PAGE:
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"I left my heart out there, and this guy took advantage of it," the 51-year old Best said.
In 2011, the FBI's Internet Crime Complaint Center received 5,600 complaints from victims of so-called "romance scammers" -- criminals who scan online dating sites, chat rooms and social networking sites for potential victims.
Around 7.8 million UK adults used online dating sites in 2016, up from just 100,000 in 2000.
The picture — outdoor photo, big smile — was real, and recent.
And her pitch was straightforward: Looking for a life partner …
Ayelotan and Raheem were also found guilty of conspiracies to commit bank fraud and money laundering.
Dating back to at least 2001, the scammers were involved in multiple internet fraud schemes, resulting in losses in the tens of millions, according to the Department of Justice.
Nancy*, a 47-year-old single mother from North Yorkshire was conned out of over £350,000 that way: “I wasn't comfortable, and then I got so far in I couldn't get myself out, and I didn't want to walk away having lost £50,000 or what-have-you, so you keep going in the hope that you're wrong and this person is genuine,” she explained to the BBC.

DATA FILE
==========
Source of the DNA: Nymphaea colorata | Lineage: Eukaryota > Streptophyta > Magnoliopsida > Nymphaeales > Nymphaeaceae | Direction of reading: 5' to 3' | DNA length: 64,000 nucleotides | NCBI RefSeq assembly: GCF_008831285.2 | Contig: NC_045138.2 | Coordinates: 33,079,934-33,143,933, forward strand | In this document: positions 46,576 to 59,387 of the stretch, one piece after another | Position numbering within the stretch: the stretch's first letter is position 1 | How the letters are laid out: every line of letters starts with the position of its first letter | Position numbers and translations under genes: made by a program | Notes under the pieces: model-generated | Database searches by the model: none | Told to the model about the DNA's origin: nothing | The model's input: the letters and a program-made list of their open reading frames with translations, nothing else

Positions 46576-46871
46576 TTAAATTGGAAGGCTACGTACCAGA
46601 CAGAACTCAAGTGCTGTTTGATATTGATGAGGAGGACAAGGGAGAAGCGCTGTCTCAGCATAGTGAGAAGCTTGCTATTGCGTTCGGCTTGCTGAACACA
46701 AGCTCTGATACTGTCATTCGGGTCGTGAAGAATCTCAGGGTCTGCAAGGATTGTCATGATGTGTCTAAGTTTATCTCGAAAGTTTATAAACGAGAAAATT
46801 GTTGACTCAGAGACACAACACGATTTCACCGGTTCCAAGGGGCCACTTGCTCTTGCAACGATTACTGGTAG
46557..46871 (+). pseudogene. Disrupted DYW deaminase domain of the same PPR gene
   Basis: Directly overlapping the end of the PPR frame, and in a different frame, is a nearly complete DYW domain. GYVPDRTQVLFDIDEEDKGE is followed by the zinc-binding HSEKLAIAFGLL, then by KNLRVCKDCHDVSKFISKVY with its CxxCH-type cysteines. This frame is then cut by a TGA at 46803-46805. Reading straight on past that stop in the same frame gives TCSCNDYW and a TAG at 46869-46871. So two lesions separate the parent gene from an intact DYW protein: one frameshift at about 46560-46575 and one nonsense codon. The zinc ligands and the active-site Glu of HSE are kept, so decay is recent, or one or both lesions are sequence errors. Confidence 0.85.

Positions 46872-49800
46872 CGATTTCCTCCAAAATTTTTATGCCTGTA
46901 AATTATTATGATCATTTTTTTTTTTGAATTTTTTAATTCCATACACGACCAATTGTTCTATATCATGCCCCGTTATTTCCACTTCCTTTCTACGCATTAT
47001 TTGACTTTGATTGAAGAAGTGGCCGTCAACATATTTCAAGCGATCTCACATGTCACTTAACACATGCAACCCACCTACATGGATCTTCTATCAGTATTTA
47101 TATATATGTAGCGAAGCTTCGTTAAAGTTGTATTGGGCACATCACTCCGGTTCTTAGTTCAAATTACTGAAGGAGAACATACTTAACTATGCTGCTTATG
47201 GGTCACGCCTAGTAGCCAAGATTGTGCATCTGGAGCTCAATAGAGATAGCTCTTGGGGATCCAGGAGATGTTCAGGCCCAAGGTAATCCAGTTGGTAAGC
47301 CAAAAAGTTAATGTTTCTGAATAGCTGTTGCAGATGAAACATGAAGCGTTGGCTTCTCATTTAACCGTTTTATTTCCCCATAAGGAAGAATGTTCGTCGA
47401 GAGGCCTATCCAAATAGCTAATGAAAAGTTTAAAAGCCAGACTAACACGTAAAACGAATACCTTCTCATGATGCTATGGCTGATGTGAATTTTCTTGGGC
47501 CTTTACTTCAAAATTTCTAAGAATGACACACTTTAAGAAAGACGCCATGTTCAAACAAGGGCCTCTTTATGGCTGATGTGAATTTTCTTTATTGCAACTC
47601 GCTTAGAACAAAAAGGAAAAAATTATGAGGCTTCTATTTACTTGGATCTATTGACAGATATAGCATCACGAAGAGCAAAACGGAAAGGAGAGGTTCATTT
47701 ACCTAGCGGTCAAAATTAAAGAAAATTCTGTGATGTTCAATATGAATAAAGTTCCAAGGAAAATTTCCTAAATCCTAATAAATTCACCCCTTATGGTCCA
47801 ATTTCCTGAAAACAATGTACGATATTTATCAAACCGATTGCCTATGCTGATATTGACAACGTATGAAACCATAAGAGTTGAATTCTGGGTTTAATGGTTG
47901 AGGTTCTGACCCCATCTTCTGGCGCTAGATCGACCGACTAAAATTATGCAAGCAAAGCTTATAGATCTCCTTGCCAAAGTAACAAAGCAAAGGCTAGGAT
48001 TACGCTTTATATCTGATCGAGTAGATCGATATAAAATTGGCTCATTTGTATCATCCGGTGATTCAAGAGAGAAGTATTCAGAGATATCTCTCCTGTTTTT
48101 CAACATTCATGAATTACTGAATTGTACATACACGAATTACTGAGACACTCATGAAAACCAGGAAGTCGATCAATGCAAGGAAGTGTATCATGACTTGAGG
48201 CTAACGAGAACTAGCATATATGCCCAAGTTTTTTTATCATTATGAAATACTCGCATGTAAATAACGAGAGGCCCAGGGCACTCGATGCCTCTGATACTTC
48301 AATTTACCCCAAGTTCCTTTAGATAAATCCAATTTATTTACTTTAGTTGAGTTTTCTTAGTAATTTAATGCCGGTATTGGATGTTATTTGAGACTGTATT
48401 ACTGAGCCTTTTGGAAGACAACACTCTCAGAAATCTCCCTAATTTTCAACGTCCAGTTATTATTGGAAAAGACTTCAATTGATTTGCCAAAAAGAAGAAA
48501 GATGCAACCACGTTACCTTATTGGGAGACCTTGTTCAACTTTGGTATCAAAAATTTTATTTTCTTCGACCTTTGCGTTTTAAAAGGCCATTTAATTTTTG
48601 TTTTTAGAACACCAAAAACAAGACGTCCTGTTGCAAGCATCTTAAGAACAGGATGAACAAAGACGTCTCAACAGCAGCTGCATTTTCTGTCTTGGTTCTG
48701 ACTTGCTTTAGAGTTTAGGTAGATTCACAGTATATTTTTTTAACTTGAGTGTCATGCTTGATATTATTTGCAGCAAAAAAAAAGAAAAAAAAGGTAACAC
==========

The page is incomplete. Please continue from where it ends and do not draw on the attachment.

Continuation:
Nancy is now facing bankruptcy, and although her case is extreme, the average victim of online dating fraud loses £10,000 according to Action Fraud.The victims reported collective losses of .4 million, which is likely only a fraction of the actual losses since many victims are too embarrassed to file a report, the FBI said.About 70% of the victims were female; more than half were women 40 years or older.In a typical con, the perpetrator will spend weeks or even months building up a romantic relationship with a victim through e-mails, texts or phone calls, before eventually asking for money.And many of the scammers aren't even in the United States."In the process of going back and forth, a scammer is going to try to figure out what makes a person tick, what their vulnerable spots are," said Jenny Shearer, an FBI spokeswoman.